The Best Pharmaceuticals for Children Act (BPCA) and the Pediatric Rule are incompatible, the court held. Congress adopted an incentive scheme while the FDA adopted a command and control scheme. Unlike the BPCA, the Pediatric Rule gives the FDA the authority to refuse any new drug application if the manufacturer does not conduct pediatric testing. Moreover, if the law (21 U.S.C. 355(d)) truly gave the FDA all the authority it claimed, the door would be open to FDA's regulation of all off-label uses, based solely on the manufacturer's knowledge that such uses are commonplace.

The Pediatric Rule constituted a drastic change in the drug approval process, stated Sam Kazman, general counsel for the Competitive Enterprise Institute, a coplaintiff in the action. FDA essentially claimed it could force new uses, or new patient populations-in this case children-on a label.... The end result could be a far riskier and costly approval process....

Congress may yet grant the FDA the statutory authority that the court says it now lacks, in legislation sponsored by Senators Kennedy and Clinton (see AAPS News Sept 2002). While proponents claim to be concerned about children's safety, the FDA has refused to release data on harm done to healthy children in clinical trials, according to Vera Hassner Sharav of the Alliance for Human Research Protection.


Dr. and Mrs. Mitrione Sentenced to Prison

In a shocking decision handed down in Springfield, IL, on October 31, U.S. District Judge Jeanne Scott sentenced psychiatrist Robert Mitrione, M.D., to 23 months in prison, and his wife, Marla DeVore, to 15 months-despite the fact that she herself found that a star prosecution witness had given testimony that was false to a dramatic degree, leading to dismissal of all but two of the counts on which the pair had been convicted. As a sanction for the false testimony, the Judge reduced the prosecution's estimate of loss to the government from $14,611 to $11,255.

I believe greed and lack of judgment also entered into the decision to bill Medicare and Medicaid, the Judge said.

This case is being watched closely by some in the medical community, said prosecutor Patrick Hansen, in asking for the maximum sentences of 27 and 21 months (State Journal- Register 11/1/02).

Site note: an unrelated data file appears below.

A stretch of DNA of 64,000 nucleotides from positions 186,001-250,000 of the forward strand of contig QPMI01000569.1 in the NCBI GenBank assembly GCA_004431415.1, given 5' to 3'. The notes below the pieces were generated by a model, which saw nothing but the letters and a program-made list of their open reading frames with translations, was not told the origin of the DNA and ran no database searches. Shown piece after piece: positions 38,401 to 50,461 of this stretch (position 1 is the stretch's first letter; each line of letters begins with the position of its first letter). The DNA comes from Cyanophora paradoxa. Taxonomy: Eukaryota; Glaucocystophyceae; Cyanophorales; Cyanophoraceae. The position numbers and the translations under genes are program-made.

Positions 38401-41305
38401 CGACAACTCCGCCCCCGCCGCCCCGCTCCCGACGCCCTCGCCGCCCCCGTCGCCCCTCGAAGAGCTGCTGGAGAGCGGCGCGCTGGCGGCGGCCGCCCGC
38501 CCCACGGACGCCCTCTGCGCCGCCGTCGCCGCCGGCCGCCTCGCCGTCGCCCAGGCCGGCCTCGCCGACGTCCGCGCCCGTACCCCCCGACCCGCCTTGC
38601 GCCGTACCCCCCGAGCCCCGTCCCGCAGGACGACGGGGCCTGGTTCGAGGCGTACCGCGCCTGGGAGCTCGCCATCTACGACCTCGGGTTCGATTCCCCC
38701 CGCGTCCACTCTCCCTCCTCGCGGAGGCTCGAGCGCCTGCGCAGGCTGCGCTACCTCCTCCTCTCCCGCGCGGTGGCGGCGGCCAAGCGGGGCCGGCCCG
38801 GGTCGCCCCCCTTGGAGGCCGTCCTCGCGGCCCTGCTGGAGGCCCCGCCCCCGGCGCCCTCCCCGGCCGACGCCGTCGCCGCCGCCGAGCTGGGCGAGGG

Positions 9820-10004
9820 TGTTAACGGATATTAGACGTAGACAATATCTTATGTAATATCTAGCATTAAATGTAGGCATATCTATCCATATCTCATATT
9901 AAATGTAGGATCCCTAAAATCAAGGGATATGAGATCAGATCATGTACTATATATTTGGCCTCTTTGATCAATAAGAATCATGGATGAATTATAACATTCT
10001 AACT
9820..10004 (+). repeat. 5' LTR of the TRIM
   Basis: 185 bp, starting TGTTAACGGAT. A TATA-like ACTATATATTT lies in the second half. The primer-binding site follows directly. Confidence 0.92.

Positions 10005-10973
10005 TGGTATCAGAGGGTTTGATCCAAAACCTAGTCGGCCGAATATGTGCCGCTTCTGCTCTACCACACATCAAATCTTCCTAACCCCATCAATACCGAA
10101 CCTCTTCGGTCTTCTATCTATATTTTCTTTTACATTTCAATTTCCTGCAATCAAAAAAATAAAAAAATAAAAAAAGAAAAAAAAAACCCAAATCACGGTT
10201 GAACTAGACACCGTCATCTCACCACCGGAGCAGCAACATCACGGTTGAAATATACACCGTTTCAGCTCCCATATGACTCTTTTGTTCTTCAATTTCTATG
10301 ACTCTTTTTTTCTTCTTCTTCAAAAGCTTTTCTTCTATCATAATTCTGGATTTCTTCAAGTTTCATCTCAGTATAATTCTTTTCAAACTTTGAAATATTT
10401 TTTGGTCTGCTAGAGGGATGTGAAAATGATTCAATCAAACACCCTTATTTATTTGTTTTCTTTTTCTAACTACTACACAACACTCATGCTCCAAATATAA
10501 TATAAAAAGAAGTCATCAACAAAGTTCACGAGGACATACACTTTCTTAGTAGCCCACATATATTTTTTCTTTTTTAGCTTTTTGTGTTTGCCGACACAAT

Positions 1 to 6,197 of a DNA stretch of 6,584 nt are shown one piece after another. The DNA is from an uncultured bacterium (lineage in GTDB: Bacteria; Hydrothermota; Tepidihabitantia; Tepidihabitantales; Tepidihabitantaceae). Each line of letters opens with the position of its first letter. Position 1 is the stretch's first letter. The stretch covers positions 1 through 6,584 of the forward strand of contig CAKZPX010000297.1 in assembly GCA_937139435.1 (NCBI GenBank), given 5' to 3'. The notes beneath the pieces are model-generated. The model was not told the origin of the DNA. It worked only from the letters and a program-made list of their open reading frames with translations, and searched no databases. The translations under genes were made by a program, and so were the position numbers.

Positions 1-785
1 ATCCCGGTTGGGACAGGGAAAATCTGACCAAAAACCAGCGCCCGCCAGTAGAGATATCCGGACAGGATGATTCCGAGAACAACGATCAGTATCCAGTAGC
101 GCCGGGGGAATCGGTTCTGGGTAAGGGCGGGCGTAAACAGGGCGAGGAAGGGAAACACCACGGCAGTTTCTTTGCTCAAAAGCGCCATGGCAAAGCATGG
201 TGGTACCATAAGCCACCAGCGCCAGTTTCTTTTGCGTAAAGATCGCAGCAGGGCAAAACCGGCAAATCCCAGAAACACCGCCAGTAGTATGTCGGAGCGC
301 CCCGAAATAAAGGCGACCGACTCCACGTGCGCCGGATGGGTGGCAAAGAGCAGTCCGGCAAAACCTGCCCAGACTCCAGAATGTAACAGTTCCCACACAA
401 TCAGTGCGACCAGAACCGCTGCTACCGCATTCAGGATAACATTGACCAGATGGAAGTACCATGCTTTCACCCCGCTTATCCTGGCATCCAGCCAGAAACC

The message that is received by those who follow the details (AAPS News Jan, June, Oct 2002), may be this: accepting Public Aid isn't worth the risk. Even if you can prove that you didn't get a fair trial, it won't help very much.

An appeal is pending.


Supreme Court to Hear Forced Drugging Case

The U.S. Supreme Court has granted writ of certiorari in the case of Charles (Tom) Sell, D.D.S., of Town and Country, MO, who has been imprisoned for five years without trial (AAPS News Apr, Nov 2002). The government wants the right to forcibly drug him, at its sole discretion as to type and dose of psychoactive drugs, to render him fit to stand trial.

Though prison doctors say he needs drugs, Richard DeMier, a clinical psychologist in Springfield, MO, wrote in a letter that Dr. Sell passed a course and got a perfect score on a test to determine whether he was mentally fit for trial.

The Sell case reflects a growing trend by federal prosecutors to seize as much power as they can, stated AAPS General Counsel Andrew Schlafly, who authored an amicus brief in favor of granting cert (St. Louis Post-Dispatch 11/4/02).

[The American Health Legal Foundation supported the amicus brief.]


Dr. McCarthy Pays $600,000 to Settle

After four years, $3 million in legal fees, and intense pressure to plead guilty to one count of money laundering, orthopedist Owen McCarthy, M.D., of Bradenton, FL, and his wife Dottie agreed to a $600,000 civil settlement of a Medicare fraud suit. Dr. McCarthy's former associate, Dr. Craig Boulris, will receive a reward of $84,000 for bringing the qui tam action. Medicare will recoup about $225,000 in overpayments, which Mrs. McCarthy said resulted from applying lessons she learned in billing and coding seminars.